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Mark Scheel

 

 

Mark
Scheel

 
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Mark ScheelMark Scheel was born and raised on a farm in rural, east-central Kansas. After graduating from the University of Kansas in 1967, and spending a period "on the road," he served overseas with the American National Red Cross in Vietnam, Thailand, Germany and England. He later took graduate studies and taught at Emporia State University. More recently he was an information specialist with the Johnson County Library in Shawnee Mission, Kansas, and a member of the board of directors of Potpourri Publications Company.

Scheel now writes full time and volunteers on the editorial staff of Kansas City Voices magazine. His stories, articles and poems have appeared in numerous magazines, and he is coauthor of the book Of Youth and the River: The Mississippi Adventure of Raymond Kurtz, Sr.  His most recent book, A Backward View: Stories & Poems, won the J. Donald Coffin Memorial Book Award from the Kansas Authors Club.

His poetry has appeared in dozens upon dozens of publications such as The Little Balkans Review, Kansas Quarterly, The Cincinnati Poetry Review, The Kansas City Star, Heritage of Kansas, Samisdat, Poet, The New Poet Series from Quill Books and many more.

 

 


 


 

The Gardener

 

You’ve never possessed a green thumb

any more than a store of greenbacks.

Your wealth, it would seem, must lie

in some undetermined realm.

But sprouts and blooms are

her penchant. Her glory. She revels

in the seedling’s promise,

the petal’s delicate hue.

So each spring discovers both of you

haunting the gardening aisles at K-Mart,

perusing flower catalogues,

sharpening the shears and hoe.

“We’ll put the marigolds

along the fence line,” she says.

“The tomatoes in the corner,

the lilies under the oak.”

And you concur dutifully

and begin to spade the loam.

But as you work, the rivulets of sweat

beckon ancient bonds.

You see, in the way her gloves flex,

your mother’s hands at planting.

Her frayed straw hat is cousin to

those Granddad wore at harvest.

The set of her lips,

as she tucks in tender shoots,

was your late sister’s look

skipping rope.

And then it’s always the same.

On your knees beside the potting soil,

wiping the handkerchief across your brow,

poised in this seam of memory,

you think to yourself that you may be

the richest man alive.

 

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I Sleep with the Dead
Astrologers, priests and necromancers

long ago decreed

the living shall sleep north-to-south

aligned in harmony with the poles.

The dead, on the other hand,

are laid to rest

parallel with the sun’s path,

but west-to-east, so as

(at the appointed hour) to rise facing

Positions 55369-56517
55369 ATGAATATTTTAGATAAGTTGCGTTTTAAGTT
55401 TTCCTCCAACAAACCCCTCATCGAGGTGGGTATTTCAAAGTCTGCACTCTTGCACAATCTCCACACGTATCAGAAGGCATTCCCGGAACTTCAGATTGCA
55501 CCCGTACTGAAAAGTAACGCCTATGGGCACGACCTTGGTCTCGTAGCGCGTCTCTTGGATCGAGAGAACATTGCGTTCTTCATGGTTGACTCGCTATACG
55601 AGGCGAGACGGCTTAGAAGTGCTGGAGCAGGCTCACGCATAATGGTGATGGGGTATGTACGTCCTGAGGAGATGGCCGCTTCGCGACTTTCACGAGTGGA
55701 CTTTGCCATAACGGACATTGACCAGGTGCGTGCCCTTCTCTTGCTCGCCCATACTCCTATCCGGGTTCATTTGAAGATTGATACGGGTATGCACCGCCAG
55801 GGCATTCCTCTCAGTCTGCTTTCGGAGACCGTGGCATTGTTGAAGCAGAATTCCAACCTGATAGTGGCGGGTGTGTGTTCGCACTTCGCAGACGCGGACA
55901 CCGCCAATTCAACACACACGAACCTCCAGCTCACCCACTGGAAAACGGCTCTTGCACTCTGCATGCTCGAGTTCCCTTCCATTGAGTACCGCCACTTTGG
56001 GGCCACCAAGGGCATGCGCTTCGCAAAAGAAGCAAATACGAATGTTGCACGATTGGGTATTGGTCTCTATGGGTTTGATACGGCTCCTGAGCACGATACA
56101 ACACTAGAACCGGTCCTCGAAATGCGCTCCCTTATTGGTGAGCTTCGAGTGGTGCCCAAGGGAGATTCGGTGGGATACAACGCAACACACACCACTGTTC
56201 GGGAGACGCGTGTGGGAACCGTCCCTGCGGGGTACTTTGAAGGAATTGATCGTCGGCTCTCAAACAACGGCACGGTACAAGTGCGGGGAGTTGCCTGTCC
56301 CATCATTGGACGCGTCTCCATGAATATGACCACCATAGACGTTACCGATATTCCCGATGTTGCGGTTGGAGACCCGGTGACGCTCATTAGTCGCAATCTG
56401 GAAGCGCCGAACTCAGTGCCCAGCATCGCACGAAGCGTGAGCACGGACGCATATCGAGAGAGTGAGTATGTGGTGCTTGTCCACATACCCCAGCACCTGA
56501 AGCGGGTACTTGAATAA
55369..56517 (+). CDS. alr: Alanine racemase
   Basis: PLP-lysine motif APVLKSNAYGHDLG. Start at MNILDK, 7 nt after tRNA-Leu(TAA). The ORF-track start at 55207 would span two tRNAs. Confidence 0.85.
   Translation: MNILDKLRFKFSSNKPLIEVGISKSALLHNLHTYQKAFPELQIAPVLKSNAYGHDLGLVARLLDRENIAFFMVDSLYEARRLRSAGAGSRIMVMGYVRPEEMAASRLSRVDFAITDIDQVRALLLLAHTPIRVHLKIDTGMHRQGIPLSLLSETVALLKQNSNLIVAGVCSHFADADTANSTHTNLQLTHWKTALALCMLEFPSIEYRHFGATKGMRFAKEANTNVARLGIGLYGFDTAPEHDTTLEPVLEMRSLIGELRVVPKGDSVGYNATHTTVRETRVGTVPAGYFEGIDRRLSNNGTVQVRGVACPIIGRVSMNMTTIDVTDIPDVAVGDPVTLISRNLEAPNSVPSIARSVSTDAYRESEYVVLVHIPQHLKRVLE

the Second Coming.

The dimensions of the lake cabin

where I bait my fishhooks

preclude those hallowed traditions.

I bunk down at night

west-to-east, positioned as if

stretched out in my coffin.

And always I wonder—

as somnolence takes hold—

will my eyes open next

to a supernal choir, to cherubim

and a lighted path to glory?

Or—to the usual solar intrusion

beneath the window shade,

to more taxes and arthritis

and sin.


Originally published in The Kansas City Star
 

 

Rain

I remember the green pickup,
coming home in the rain.
From the barn to the house
my father carried me piggyback,
beneath his oil-skinned slicker,
below his wet straw hat.
 

Cocky as a squirrel,
I looked out across
his shoulder at the dark, wet world
and breathed the smell
of damp straw and
manly sweat, felt the closed-in
warmth of blue cotton against
my arms, the certain rhythm
of booted steps in mud, confident
and steady, and I knew
no pelting rain could fall on me.

He might have warned me, "Son,
listen, other rains will come,
pounding shut your eyes
on highways you'll never ask
the name of." (And the miles of rain
I'd know would prove
it true.) But no. Not then.
He gave instead the gift of silence

bursting like a young oak, fragile
as a bee's wing
as I
rode blue-cotton warm above
my father's booted feet, steadfast
in where we chose
to go and how we meant
to get there.

Originally published in Nostalgia magazine.
Recipient of the 1990 Nostalgia Poetry Award.

 

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The Government Is Too Much with Us
             with apologies to William Wordsworth

             and dedication to Richard Boddie

 

The government is with us; late and soon,

Getting and spending, it lays waste our powers:

Little we see about us that is ours;

We have voted our guts away, a sordid boon!

It bares the intern’s bosom to the moon;

With chambered flatulence howling at all hours,

Promises tossed aside like wilted flowers;

For all of this, we are out of tune;

It serves us not—Dear Lord! I’d rather be

Of anarcho-capitalist/libertarian bent;

So might I, standing on some pleasant lea,

Breathe freedom’s bliss the Founding Fathers meant;

Or glimpse old Mises rising from the sea

To assuage Rand’s clarion rant of malcontent.


Originally published on The Short Humour Site

 

 

 

 

All poetry on this page
Copyright
© by
Mark Scheel, 2006 

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